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Abstract Detail


Busta, Lucas [1], Yim, Won Cheol [2], LaBrant, Evan W. [3], Grimes, Lindsey [4], Wahrenburg, Zach [4], Santos, Patricia [4], Kosma, Dylan [4], Cahoon, Edgar B. [1].

The diversity, activity, and biosynthesis of bioactive polyacetylenes in Daucus carota.

Polyacetylenic lipids are produced in various Apiaceae and Asteraceae species in response to pathogen attack. It has long been suspected that these compounds are natural pesticides; a potentially valuable resource for creating crops with enhanced pathogen resistance.The recent release of a high-quality carrot genome has enabled functional genomics approaches to exploring polyacetylene structure, function, and biosynthesis in this species. We began with a detailed analysis of carrot polyacetylene chemical structures and distribution among carrot tissues in the cultivar Danvers. We identified five major (two novel) and seven trace polyacetylenes, with falcarindiol and falcarinol predominating. In this cultivar, total polyacetylene concentrations were around 2 μg/mg. At this concentration, we found that purified falcarinol inhibited the growth rate of mycelia of the necrotrophic fungus Sclerotinia sclerotiorum by 25%. Next, an analysis of five carrot cultivars revealed falcarinol levels ranging from ca. 1 to 5 μg/cm2 that were positively correlated with resistance to S. sclerotiorum. These data provided a rationale and framework for searching for underlying biosynthetic genes. Previous work had identified that the polyacetylene biosynthesis begins with the conversion of the monounsaturated fatty acid oleate into the polyunsaturated, acetylenic fatty acid dehydrocrepenynate. In other plant species, these steps are catalyzed by members of the fatty acid desaturase (FAD2) family. We found that the carrot FAD2 family is massive, with 24 members. To identify carrot FAD2s associated with polyacetylene production, we correlated polyacetylene abundance with both public RNAseq data from diverse carrot tissues and RNAseq data from carrot cell cultures before and after elicitation with an extract of fungal mycelia. By testing top candidate genes in yeast and/or Arabidopsis seeds, we identified carrot genes capable of generating dehydrocrepenynate. We are now (i) creating knockout and overexpression lines with altered polyacetylene content to test their pathogen resistance and (ii) examining the evolution of polyacetylene biosynthesis and structure in the euasterid clade.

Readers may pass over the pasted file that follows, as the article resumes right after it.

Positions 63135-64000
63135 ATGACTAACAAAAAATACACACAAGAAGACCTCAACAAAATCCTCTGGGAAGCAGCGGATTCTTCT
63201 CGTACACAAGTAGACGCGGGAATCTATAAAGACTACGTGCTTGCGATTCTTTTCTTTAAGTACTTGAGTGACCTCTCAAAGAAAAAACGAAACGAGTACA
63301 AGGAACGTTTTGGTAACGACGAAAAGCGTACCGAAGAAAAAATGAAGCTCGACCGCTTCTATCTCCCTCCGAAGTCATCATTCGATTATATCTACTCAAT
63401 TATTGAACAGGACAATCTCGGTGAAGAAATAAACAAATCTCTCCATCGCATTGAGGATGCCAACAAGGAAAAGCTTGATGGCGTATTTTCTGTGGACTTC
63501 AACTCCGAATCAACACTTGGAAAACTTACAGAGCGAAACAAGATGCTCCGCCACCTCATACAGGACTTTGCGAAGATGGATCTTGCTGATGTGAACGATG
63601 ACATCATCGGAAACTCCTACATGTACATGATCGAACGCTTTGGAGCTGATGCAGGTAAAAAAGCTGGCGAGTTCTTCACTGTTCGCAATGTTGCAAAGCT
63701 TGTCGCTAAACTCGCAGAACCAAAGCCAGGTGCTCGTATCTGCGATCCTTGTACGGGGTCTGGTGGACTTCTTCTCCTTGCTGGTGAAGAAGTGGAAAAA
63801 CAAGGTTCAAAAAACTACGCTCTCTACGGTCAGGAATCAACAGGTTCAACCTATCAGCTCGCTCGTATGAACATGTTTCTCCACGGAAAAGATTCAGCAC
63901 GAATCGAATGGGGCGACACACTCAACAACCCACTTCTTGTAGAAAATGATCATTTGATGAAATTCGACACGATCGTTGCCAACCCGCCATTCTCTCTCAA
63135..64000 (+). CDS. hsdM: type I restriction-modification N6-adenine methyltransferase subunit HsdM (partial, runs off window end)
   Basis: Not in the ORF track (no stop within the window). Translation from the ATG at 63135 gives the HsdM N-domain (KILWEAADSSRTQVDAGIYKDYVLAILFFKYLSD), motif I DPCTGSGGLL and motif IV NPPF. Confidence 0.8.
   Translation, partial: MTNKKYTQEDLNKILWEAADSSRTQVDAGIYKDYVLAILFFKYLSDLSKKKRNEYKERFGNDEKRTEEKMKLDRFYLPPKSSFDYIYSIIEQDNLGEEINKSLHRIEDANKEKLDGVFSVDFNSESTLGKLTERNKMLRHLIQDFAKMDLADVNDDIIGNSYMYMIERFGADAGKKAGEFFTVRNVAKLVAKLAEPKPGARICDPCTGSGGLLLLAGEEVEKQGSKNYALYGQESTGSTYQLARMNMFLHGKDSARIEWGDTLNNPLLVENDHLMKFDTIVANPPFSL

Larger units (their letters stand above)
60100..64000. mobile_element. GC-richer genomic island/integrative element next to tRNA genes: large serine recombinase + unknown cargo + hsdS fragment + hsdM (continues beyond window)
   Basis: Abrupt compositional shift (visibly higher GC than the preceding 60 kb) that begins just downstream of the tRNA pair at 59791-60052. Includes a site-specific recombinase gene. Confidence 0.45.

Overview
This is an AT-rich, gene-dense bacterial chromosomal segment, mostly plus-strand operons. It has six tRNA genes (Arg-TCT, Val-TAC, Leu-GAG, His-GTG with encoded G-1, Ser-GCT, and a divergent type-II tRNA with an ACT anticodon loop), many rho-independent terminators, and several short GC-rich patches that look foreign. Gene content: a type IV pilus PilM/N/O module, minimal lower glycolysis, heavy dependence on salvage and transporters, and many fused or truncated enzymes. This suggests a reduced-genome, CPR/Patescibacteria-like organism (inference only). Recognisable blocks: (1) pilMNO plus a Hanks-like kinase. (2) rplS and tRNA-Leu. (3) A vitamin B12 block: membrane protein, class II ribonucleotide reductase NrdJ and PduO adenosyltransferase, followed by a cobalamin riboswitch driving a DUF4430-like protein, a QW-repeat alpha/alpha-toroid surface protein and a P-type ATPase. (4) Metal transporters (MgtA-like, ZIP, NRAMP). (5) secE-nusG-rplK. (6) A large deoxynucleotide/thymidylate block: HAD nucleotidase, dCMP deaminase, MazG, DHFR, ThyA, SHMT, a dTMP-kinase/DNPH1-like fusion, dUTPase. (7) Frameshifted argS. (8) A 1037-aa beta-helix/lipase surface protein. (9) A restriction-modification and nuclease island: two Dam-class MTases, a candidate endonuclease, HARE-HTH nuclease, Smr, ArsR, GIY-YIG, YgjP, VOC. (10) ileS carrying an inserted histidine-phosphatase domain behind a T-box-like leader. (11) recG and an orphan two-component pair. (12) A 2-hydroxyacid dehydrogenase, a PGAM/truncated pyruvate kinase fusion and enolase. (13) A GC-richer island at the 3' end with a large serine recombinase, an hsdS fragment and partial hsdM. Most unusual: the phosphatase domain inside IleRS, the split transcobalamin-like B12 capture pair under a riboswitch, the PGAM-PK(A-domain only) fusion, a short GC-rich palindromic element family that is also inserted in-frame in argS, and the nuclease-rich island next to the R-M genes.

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1 - University of Nebraska, Biochemistry, 1901 Vine St., Lincoln, NE, 68588, United States
2 - University of Nevada, Biochemistry and Molecular Biology, Reno, NV
3 - University of Nebraska, Beadle Center, 1901 Vine St., Lincoln, NE, 68588, United States
4 - University of Nevada, Biochemistry and Molecular Biology, Reno, NV, 89557

plant-fungus interaction

Presentation Type: Oral Paper
Session: 44, Physiology
Location: 114/Mayo Civic Center
Date: Wednesday, July 25th, 2018
Time: 2:45 PM
Number: 44006
Abstract ID:976
Candidate for Awards:Physiological Section Best Paper Presentation

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